In the Greater Montreal Area (Canada), we have been subject to a prolonged heat-wave, with daily high-temperatures of 35⁰C (+), for approximately a week in a row now. This is expected to continue at least until tomorrow (Thursday, July 5). Luckily, my own home has been protected by two working, 8500BTU air-conditioners until now.
The way an A/C works is such, that it has a compressor-motor, the windings of which are cooled by the return-flow of refrigerant in its gaseous form, after that refrigerant has evaporated in the evaporator, and done its job cooling the home. Yet, these motors are not designed to run with 100% duty, 24/7. They need to cycle off periodically, and one reason for which they normally cycle, is that their function has achieved some sort of (low) target temperature. But, another reason fw the compressor-motor can switch off, is the possibility that its windings themselves, which are linked to yet another temperature-sensor, have overheated.
Even worse than to have the temperature-protection trip once, because of overheated windings, is the very common problem that eventually, the enamel-insulation of the windings may itself fail, causing a permanently defective motor! This tends to happen eventually, because of the cheap way the motors are made.
If that happens, certain turns of the enameled wire, within the motor-windings, will act as if they were the secondary winding of a transformer, to which the still-healthy turns would form the primary winding. A heavy current flows through the short-circuited turns in this way, that can be hard to detect, unless one also measures the exact amount of current drawn by a running motor, and compares it to a known, correct amount of current, which I do not know for the motor in question. But if a winding has in fact started to short in this way, the amount of heat that builds up inside it becomes more acute, of course.
What I am used to from my A/Cs, is that they will run for about 15 minutes, if they fail to reach a target temperature, before their compressors cycle ‘off’. But the A/C in my bedroom, where the temperature is 24⁰C right now, has started to run for only 5 minutes, before turning off. And I have it set to achieve an evaporator-temperature of 20⁰C.
I’ve decided to switch off both my A/Cs temporarily, even though the temperature outside is 35⁰ at the moment, in hopes that they will recuperate. As they are switched off, of course it will start to get warmer in all parts of my home, including in the computer room.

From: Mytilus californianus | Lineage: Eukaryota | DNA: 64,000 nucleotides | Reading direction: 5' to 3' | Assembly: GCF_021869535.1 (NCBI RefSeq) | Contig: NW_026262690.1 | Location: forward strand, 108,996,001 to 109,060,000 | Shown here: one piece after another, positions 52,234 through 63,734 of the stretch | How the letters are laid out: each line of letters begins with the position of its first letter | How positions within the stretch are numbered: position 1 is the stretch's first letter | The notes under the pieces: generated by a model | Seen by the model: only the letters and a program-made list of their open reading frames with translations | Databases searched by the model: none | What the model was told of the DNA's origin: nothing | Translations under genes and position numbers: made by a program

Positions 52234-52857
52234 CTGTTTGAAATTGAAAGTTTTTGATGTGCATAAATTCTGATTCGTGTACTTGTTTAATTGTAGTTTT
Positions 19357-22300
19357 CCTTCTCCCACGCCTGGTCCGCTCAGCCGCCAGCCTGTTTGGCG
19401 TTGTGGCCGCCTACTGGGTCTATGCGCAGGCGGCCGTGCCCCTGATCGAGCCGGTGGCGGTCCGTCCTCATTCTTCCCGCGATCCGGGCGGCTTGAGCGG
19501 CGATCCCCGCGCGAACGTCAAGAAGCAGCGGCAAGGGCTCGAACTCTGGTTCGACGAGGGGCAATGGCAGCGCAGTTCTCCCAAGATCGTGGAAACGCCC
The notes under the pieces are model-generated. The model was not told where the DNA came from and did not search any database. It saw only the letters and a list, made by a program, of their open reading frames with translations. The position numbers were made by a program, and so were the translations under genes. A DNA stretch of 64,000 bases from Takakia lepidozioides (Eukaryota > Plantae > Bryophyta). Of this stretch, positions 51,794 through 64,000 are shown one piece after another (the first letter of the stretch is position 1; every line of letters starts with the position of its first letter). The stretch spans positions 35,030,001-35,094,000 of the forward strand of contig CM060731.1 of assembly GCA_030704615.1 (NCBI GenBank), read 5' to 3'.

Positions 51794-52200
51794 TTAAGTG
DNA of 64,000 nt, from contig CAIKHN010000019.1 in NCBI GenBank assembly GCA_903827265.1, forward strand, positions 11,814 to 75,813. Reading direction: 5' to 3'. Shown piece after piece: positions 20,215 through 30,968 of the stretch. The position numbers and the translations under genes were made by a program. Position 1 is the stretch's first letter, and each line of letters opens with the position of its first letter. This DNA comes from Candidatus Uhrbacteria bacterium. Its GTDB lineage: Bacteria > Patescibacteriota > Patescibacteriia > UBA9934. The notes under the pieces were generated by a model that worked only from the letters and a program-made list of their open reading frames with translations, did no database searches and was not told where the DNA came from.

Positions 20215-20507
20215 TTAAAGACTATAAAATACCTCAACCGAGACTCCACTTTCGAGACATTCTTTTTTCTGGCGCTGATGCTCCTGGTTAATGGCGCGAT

If I should not be able to keep my indoor temperatures under control, I will need to shut down my actual computers next, which are more important to me than the A/Cs, or than my own, personal comfort. In such an event, my blog will also go offline. For the moment, my site and blog are still accessible. But depending on what happens next, there could be some downtime.
(Edit 07/04/2018, 23h05 : )
Apparently, my A/C is still fine. But in order for me to understand this strange behavior, I need to take into account the peculiar way in which my present A/Cs are designed. They are both indoor, portable A/Cs, which have air-ducts that send warm air, with the waste heat, out a window.
What’s peculiar about both A/Cs, that are of the same design, is that they have reached their target temperature, just when their evaporators have been cooled down to the set temperature, not when the intake-air has gone down to the set temperature.
The temperature of the intake air, is also the air-temperature in the room, and the traditional way A/Cs were ‘programmed’, was that the compressor would keep running, and the evaporator could get freezing cold, until the intake temperature had gone down to the set temperature, and therefore the room-temperature had done so as well. With the additional fact that more-traditional A/Cs were window-mounted meant that at the same time, their condensers would become considerably hotter, than the outdoor temperature.
This design used to burn out frequently, if just set to operate at one setting continuously, for a whole Summer.
The fact that my present A/Cs shut off their compressors when the evaporator had merely ‘become as cold as requested’, actually makes it much less likely that these would burn out. They keep cycling.
Further, since the indoor temperature in question was 24⁰C, it could happen easily, that the evaporator would cool down to 20⁰C, after a 5 minute cycle, especially if since the previous cycle, the evaporator was still filled with liquid refrigerant.
The design just saved both A/Cs.
So, as soon as I reactivated the A/Cs, the one in my bedroom ran for 50 minutes straight, which it could not have done, had any of the turns of the wiring, of its compressor-motor, been shorted. During a 35⁰C heatwave, that A/C had just been spectacularly successful, before.